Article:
Determining a remeasurement frequency of variables over time is required in monitoring environmental systems. This article demonstrates methods based on regression modeling and spatio-temporal variability to determine the time interval to remeasure the ground and vegetation cover factor on permanent plots for monitoring a soil erosion system. The spatio-temporal variability methods include use of historical data to predict semivariograms, modeling average temporal variability, and temporal interpolation by two-step kriging. The results show that for the cover factor, the relative errors of the prediction increase with an increased length of time interval between remeasurements when using the regression and semivariogram models. Given precision or accuracy requirements, appropriate time intervals can be determined. However, the remeasurement frequency also varies depending on the prediction interval time. As an alternative method, the range parameter of a semivariogram model can be used to quantify average temporal variability that approximates the maximum time interval between remeasurements. This method is simpler than regression and semivariogram modeling, but it requires a long-term dataset based on permanent plots. In addition, the temporal interpolation by two-step kriging is also used to determine the time interval. This method is applicable when remeasurements in time are not sufficient. If spatial and temporal remeasurements are sufficient, it can be expanded and applied to design spatial and temporal sampling simultaneously.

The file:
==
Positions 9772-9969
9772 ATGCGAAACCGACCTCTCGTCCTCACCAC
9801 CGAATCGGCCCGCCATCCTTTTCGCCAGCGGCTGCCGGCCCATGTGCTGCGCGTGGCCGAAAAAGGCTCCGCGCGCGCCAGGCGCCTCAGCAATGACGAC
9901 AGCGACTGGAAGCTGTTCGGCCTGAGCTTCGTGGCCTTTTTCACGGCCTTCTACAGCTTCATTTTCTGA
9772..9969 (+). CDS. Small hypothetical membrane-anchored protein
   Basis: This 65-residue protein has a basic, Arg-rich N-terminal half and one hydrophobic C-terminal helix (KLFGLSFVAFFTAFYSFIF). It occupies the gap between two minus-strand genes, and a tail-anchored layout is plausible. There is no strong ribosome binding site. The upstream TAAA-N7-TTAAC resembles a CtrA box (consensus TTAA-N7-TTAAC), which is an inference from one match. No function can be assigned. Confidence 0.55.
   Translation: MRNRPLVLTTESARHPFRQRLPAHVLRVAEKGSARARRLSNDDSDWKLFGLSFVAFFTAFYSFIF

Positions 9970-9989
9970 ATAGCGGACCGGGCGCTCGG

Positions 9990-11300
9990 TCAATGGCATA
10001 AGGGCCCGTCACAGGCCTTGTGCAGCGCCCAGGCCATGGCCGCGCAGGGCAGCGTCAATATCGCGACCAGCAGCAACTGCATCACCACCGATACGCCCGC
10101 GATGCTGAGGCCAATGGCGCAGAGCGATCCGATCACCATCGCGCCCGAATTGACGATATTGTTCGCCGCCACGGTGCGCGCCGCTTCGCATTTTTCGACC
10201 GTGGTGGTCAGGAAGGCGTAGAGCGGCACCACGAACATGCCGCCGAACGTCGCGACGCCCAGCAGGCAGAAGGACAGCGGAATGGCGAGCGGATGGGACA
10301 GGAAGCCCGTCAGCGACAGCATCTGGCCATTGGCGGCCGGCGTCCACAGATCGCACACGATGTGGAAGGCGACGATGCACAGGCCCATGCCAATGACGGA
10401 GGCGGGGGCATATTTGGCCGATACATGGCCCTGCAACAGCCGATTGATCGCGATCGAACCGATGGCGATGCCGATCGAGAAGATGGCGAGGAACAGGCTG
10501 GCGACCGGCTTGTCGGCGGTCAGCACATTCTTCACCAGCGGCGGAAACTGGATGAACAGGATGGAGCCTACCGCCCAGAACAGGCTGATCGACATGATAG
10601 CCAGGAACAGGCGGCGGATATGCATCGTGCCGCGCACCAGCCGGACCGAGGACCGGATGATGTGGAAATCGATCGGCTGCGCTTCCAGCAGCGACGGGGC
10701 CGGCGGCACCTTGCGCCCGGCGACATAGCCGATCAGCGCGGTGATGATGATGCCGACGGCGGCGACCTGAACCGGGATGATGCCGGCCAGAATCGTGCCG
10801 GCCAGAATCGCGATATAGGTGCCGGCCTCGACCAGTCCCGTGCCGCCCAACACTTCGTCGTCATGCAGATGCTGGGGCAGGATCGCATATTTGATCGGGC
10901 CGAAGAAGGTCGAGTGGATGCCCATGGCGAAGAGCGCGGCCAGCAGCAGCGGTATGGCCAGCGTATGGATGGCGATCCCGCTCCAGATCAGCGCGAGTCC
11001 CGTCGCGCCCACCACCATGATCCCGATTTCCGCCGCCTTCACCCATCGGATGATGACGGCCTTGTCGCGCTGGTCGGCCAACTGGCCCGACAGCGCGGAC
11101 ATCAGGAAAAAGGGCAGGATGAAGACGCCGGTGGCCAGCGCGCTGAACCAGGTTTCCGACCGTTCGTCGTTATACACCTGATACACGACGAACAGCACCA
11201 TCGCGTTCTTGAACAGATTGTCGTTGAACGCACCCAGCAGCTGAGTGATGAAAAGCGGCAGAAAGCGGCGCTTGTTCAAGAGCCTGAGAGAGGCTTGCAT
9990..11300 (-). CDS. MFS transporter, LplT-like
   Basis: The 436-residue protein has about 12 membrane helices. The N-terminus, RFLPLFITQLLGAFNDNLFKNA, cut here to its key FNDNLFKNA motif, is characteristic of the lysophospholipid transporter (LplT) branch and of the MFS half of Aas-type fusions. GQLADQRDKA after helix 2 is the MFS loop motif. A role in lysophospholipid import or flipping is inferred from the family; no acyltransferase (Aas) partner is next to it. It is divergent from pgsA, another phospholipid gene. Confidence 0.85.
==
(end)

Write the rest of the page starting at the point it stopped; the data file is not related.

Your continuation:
Keywords: Geostatistics - Optimal sampling design. Soil erosion models - Spatial and temporal variability